On February 26, 2015, the MPUC approved a stipulation between Maine Water and the Office of the Public Advocate that refunds $2.9 million to the customers of the eight divisions over a two-year period starting no later than July 1, 2015, and allows the flow-through treatment of the repair deduction as of January 1, 2014. In addition, Maine Water agreed not to file a general rate case during the two-year refund period in any of the eight divisions that were allowed the refund.

On June 22, 2015, the MPUC approved a settlement agreement between Maine Water and the Office of the Public Advocate that allowed for the amortization of the deferred tax liabilities over a one to nine year period, depending on the division. Maine Water commenced amortization per the agreed upon schedule.

With the completion of these two dockets, Maine Water recorded in the quarter ended June 30, 2015 the retroactive benefit associated with the flow-through of the Repair Regulations from January 1, 2014. The 2014 benefit, reflected in the second quarter of 2015, was approximately $931,000, or $0.09 per basic share outstanding.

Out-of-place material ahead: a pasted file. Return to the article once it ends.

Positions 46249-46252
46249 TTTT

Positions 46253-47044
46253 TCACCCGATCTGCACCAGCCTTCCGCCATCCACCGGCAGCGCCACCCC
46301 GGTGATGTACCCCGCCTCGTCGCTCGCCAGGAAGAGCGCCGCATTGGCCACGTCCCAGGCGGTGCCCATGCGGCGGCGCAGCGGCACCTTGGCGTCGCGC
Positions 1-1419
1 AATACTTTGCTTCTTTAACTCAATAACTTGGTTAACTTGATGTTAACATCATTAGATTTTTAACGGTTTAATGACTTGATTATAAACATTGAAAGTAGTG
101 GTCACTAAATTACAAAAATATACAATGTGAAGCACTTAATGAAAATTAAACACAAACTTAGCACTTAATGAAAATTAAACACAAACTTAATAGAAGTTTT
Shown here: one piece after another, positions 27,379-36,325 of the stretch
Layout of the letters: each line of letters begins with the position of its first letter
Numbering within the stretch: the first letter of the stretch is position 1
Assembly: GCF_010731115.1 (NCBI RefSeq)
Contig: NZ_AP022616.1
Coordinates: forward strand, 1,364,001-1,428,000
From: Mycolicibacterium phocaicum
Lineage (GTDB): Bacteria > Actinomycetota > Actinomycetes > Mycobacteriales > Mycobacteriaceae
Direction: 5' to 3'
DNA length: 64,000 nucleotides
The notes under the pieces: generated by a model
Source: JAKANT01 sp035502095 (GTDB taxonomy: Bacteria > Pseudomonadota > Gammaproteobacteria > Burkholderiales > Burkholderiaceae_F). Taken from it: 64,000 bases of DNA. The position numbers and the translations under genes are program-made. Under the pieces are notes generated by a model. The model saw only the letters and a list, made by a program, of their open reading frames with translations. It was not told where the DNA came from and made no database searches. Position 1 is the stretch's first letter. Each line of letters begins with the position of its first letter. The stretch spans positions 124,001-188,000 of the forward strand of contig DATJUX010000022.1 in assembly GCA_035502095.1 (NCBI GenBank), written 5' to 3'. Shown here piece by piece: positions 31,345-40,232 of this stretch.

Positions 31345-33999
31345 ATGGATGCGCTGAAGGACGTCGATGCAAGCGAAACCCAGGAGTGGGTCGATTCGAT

A newly passed water revenue adjustment mechanism law in Maine became available to regulated water utilities in Maine on October 15, 2015. Maine Water is currently precluded from seeking new rates in certain divisions due to various agreements with the MPUC, but is evaluating how and when this new mechanism can be implemented.

USE OF ESTIMATES – The preparation of financial statements in conformity with GAAP requires management to make estimates and assumptions that affect the reported amounts of assets and liabilities, and disclosure of contingent assets and liabilities at the date of the financial statements, and the reported amounts of revenue and expenses during the reporting period. Actual results could differ from these estimates.

REVENUES – The Company’s accounting policies regarding revenue recognition by segment are as follows: